At Expedia, we believe it is our responsibility to help educate travelers on issues related to wildlife tourism so that they can make informed and ethical decisions about how they travel and interact with the people and animals that share our planet. Knowing more about the places we go, the activities we engage in, and the ways in which we leave lasting impacts on our destinations is key to responsible travel. As we help people go places, we want to help them do it well—thoughtfully, intentionally, and sustainably.
In an effort to further educate customers about wildlife tourism issues, Expedia has partnered with the Association of Zoos & Aquariums, African Wildlife Foundation, U.S. Wildlife Trafficking Alliance, Humane Society International, and PETA to create informative articles about conservation.
You can be part of the change! #stopanimalselfies
With Thanksgiving around the corner, the African Wildlife Foundation (AWF) cannot help but reflect on things that we are grateful for this year.
Help ensure giraffes continue to grace the African landscape by refusing to purchase any souvenirs made from giraffe parts.
While humans have a 1 in 3.7 million chance of being killed by a shark in their lifetime, we kill an estimated 100 million sharks every year.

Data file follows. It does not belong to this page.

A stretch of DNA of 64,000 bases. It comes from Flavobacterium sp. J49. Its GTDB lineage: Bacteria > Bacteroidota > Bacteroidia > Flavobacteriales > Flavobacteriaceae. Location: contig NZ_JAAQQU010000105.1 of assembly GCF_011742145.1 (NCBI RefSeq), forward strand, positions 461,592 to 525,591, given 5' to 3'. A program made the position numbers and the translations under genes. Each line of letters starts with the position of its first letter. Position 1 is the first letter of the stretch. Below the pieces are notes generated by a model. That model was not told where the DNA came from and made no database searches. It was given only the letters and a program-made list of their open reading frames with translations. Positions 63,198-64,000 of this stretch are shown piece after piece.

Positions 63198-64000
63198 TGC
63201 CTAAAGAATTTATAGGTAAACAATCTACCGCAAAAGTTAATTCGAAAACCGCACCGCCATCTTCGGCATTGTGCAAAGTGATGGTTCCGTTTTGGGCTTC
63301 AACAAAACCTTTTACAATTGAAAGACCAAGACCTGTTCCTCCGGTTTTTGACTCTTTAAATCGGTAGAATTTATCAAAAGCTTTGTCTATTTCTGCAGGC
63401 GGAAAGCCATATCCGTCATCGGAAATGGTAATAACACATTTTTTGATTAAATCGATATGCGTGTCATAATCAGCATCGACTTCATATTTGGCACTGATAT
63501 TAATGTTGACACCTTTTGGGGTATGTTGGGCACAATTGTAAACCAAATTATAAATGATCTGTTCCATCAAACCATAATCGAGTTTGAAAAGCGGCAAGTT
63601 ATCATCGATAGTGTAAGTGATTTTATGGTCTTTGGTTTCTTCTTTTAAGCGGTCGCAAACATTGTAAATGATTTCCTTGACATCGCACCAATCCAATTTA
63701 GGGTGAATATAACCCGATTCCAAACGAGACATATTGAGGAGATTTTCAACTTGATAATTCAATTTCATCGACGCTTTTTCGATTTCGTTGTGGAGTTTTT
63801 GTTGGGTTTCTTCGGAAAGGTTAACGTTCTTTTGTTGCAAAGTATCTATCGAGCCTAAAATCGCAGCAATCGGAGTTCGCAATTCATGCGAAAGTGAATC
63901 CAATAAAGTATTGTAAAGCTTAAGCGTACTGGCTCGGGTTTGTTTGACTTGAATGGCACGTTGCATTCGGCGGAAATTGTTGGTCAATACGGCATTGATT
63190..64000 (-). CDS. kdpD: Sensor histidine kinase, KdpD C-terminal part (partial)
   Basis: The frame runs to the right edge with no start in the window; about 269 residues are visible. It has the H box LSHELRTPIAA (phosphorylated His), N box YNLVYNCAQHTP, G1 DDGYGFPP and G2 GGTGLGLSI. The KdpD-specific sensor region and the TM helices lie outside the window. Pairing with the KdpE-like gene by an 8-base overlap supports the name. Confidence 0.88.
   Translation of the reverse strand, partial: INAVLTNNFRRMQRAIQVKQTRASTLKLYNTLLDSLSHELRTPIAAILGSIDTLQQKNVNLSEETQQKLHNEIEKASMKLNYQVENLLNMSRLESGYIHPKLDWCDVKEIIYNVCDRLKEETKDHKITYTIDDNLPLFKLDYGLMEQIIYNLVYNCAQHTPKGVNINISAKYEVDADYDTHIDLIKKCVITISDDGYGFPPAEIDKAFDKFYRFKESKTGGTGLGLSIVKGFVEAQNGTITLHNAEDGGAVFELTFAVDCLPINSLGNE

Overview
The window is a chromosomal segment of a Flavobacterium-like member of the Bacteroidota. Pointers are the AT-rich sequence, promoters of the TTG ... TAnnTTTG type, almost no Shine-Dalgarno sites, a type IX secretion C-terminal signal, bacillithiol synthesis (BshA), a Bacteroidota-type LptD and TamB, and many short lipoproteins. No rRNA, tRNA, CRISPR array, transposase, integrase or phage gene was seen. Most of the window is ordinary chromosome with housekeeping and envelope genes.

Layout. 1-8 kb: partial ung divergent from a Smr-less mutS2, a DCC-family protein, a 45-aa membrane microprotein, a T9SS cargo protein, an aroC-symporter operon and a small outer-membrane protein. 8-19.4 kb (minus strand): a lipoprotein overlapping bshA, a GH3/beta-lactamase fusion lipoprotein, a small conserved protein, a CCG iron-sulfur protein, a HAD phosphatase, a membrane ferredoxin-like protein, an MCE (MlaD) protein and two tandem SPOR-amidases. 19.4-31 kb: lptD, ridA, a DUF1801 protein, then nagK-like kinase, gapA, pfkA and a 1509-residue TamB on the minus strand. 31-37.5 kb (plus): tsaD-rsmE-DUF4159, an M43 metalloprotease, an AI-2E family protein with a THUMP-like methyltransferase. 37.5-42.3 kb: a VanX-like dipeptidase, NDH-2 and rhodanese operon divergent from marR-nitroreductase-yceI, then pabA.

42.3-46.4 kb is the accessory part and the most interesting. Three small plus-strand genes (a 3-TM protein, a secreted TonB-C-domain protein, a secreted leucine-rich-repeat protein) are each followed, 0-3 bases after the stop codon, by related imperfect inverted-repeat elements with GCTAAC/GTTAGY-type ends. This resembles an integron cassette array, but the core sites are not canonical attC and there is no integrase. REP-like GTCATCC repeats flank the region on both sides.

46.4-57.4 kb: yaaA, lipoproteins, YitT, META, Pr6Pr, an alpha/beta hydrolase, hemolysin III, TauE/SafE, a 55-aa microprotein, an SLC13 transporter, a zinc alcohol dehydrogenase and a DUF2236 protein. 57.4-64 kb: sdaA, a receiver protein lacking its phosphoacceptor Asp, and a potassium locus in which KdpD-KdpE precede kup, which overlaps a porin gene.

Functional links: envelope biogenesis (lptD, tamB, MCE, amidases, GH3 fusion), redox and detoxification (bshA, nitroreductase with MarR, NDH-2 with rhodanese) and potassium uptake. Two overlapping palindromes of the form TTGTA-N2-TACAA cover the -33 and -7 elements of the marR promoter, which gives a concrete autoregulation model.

Here are 3 reasons why you should not support elephant rides.
As the only great ape species experiencing a population rise, the mountain gorilla’s recovery is an undeniable conservation success story.
Wildlife experts have confirmed that if we don’t act quickly, animal trafficking will wipe out many endangered species in our lifetime.
The Nairobi-based African Wildlife Foundation (AWF) is using man’s best friend to root out wildlife contraband before it can make its way to the black market.
On top of other threats facing sea turtles, the critically endangered hawksbill sea turtle is often killed for its attractive shell and made into trinkets.
Using animals for “entertainment” has long been condemned by animal rights groups and their supporters for its cruel practices.
While South Africa’s wild lion population is estimated at just over 2,870 lions, over 7,000 lions suffer there in captivity.